Culture of A549 cells

The A549 cells were obtained from the Chinese Academy of Science Cell Library (TCHu 150, Shanghai, China), and were cultured in DMEM supplemented with 10% FBS (both from Gibco-BRL) and 1% antibiotics (penicillin-streptomycin; Sigma-Aldrich) in a humidified 5% CO2 at 37°C. The A549 cells were serum-starved for 24 h, and then stimulated with 5 ng/ml TGF-β1 (Peprotech, Rocky Hill, NJ, USA) for 48 h.

Experiment groups

There were 4 experimental groups as follows: i) the control group, in which cells were cultured in serum-free DMEM; ii) the TGF-β1 stimulation group (TGF-β1 group), in which the cells were cultured in serum-free DMEM and exposed to 5 ng/ml TGF-β1; iii) the SIS3 inhibitor group (SIS3 group), in which the cells were treated with 3 μM SIS3 (specific inhibitor of Smad3) which was added 4 h prior to 5 ng/ml TGF-β1 exposure; iv) the BMSCs-CM group (BMSCs-CM group), in which the BMSCs-CM was added prior to 5 ng/ml TGF-β1 exposure. Following incubation for 48 h, the morphology of the cells undergoing EMT was observed under phase-contrast microscope (CKX41; Olympus, Tokyo, Japan).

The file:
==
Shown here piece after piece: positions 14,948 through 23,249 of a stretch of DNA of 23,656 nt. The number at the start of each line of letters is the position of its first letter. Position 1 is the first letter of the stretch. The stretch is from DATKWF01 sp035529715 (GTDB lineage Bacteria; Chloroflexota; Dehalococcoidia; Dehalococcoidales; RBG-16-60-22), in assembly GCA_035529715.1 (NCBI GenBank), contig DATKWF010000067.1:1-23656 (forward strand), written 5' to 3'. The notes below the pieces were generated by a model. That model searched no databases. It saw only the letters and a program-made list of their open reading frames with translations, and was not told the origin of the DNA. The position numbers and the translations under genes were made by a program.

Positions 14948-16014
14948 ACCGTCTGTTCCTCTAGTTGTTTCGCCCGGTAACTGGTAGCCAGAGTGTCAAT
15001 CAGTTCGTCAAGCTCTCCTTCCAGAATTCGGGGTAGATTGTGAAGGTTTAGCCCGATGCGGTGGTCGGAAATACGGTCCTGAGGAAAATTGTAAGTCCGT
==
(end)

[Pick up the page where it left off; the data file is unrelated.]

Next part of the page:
Observation of cell internal structure by transmission electron microscopy (TEM)

The cells were digested with pancreatin and centrifuged at 1,500 rpm for 5 min at 4°C. The cells were washed with pre-cooled and sterile PBS, centrifuged under the same conditions and the supernatant was discarded. The sediment was fixed with 2.5% glutaraldehyde, and then subjected to electron microscopy by first fixin gin 1% osmic acid, resin embedding and sample preparation, and images were then acquired using a transmission electron microscope (H-7650; Hitachi, Tokyo, Japan).

Transwell migration assay